• Type 2 – servicing or properly disposing of high-pressure or very high-pressure appliances, with the exception of small appliances and motor vehicle air conditioners
  • Type 3 – servicing or properly disposing of low-pressure appliances
  • Type 4 – servicing all types of refrigeration equipment

To prove your knowledge you’ll need to take a proctored exam, which varies according to type. Each type of certification exam also includes a core section, intended to prove that you have a good grasp of the science behind refrigeration, the principles of reclaiming and recycling refrigerants, how the physics of refrigeration works, safety in handling and shipping refrigerants and an understanding of the risks refrigerants can pose to people, animals and the environment.

If you’re interested as a career working in refrigeration and HVAC, it is strongly recommended that you obtain the type 4 certification, as this will give you the flexibility to work in any area within the field, whether you’re working with a restaurant’s walk-in freezer or a massive refrigerated food-processing factory.

Areas of Knowledge Needed for Each Certification Type

In addition to the core knowledge section, each certification type has its own set of topics that will be tested on the exam.

  • Type 1 focuses on refrigerant recovery requirements and techniques in small appliances. The exam covers the definition of a “small appliance” and the requirements for evacuating small appliances with and without their compressors working, using recovery equipment built both before and after the law changed standards after November 15, 1993. The exam also covers how to identify refrigerants and detect non-condensable substances in the system using pressure and temperature, and how to remove refrigerant from appliances using vacuum pumps and heat. It also tests the need to install both high and low side access valves to recover refrigerant without operational compressors, and the need to operate working compressors when recovering refrigerant with a passive recovery device. It goes into the chemistry of hydrofluorocarbons—refrigerants that don’t harm the ozone layer and that can be used to replace the more harmful ones—and tests knowledge of proper safety techniques.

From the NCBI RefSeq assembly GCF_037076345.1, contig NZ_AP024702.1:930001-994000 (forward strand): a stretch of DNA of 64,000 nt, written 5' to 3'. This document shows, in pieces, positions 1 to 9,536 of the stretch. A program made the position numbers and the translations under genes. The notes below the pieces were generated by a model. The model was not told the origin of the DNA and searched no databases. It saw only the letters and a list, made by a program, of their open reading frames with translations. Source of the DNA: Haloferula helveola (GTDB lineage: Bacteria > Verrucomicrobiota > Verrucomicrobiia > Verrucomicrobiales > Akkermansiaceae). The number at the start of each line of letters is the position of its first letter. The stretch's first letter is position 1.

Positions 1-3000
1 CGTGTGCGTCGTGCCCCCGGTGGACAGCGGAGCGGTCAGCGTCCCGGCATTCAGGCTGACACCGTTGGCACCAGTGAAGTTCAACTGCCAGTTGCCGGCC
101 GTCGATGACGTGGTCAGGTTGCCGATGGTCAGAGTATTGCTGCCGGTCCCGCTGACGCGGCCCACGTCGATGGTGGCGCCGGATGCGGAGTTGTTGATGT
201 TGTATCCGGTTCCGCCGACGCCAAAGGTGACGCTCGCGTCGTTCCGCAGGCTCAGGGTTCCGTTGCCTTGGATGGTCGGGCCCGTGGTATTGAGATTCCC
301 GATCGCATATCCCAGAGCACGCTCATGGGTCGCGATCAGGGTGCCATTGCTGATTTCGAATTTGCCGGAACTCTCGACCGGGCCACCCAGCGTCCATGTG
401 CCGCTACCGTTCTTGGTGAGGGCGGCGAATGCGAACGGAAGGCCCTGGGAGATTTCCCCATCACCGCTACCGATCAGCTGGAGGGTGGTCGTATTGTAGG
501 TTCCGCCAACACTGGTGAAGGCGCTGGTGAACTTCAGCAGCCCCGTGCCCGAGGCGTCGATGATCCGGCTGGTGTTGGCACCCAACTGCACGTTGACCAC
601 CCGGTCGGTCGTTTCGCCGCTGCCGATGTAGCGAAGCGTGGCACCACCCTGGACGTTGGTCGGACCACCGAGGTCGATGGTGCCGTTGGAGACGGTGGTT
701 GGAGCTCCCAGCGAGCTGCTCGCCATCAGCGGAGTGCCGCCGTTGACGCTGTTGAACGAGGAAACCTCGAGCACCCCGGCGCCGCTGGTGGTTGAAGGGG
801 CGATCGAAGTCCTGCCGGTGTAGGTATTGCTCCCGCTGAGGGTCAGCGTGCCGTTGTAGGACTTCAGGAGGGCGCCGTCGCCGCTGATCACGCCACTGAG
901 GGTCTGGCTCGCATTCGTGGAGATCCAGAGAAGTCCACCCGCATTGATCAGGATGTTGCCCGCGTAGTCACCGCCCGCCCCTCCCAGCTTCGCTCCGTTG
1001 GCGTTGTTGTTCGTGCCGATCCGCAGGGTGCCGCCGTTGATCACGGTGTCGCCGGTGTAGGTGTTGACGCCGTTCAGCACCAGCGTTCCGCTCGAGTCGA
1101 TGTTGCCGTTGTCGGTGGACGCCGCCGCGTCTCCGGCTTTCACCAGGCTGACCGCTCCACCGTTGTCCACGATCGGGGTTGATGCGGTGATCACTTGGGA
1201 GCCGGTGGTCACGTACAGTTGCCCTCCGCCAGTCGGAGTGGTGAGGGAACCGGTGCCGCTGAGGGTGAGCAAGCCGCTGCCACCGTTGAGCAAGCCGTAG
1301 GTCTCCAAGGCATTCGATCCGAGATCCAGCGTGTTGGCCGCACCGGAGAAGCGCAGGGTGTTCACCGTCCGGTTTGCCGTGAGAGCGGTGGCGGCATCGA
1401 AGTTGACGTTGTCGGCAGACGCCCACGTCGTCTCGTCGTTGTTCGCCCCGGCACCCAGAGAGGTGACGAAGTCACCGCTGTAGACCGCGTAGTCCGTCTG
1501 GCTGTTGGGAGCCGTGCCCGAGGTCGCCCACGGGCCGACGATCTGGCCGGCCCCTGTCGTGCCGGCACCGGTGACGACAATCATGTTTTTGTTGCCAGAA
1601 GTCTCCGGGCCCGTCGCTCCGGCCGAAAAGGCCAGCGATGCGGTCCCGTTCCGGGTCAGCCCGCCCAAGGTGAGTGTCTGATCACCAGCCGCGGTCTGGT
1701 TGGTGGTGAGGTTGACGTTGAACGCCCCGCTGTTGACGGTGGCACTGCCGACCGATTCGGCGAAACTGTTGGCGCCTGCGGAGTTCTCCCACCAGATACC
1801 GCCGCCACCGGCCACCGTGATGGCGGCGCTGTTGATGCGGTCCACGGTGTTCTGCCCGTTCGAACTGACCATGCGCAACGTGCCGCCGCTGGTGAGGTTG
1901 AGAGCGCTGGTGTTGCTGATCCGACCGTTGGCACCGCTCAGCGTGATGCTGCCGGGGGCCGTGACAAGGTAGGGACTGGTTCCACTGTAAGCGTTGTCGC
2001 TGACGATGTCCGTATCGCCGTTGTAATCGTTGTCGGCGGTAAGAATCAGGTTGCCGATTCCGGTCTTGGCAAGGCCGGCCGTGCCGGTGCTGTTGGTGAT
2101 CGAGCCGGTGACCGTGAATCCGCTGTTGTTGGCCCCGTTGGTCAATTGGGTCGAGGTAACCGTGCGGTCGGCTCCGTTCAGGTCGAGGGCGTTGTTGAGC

• Type 2 covers the special measures that must be taken when working with high-pressure appliances. The exam tests knowledge of signs of leak detection in high-pressure systems, the need to leak-test before adding refrigerants to equipment, and gases used in leak testing. It also tests understanding of leak repair requirements, allowable leak rates for commercial and industrial refrigeration and for other appliances that contain more than 50 pounds of refrigerant, and leak repair record-keeping. The exam also covers recovery techniques—including ways of speeding up refrigerant recovery and reducing emissions and cross-contamination—as well as the requirements for safe recovery of refrigerants during major or minor repairs and during disposal. The properties of various types of high-pressure refrigerant, safety measures and equipment room standards are also covered in the exam.
  • Type 3 is focused on proper procedure when working with low-pressure appliances. It covers detecting leaks using a variety of methods, leak inspection requirements for appliances that exceed accepted leak rates, reporting procedures for chronically leaking appliances and allowable rates of refrigerant leakage for industrial and commercial units as well as for units that contain more than 50 pounds of refrigerant. It also covers refrigerant recovery techniques and best practices, and techniques for recharging low-pressure appliances with refrigerant. The exam also tests knowledge of recovery requirements and refrigerant disposal in a variety of situations such as leaky versus non-leaky appliances, small or major repairs, and whether the appliance contains more or less than 200 pounds of refrigerant. Finally it goes into safety and performance requirements and standards.
  • Type 4 includes information covered on all three exams, plus the core knowledge section.

Who Needs to be EPA 608 Certified?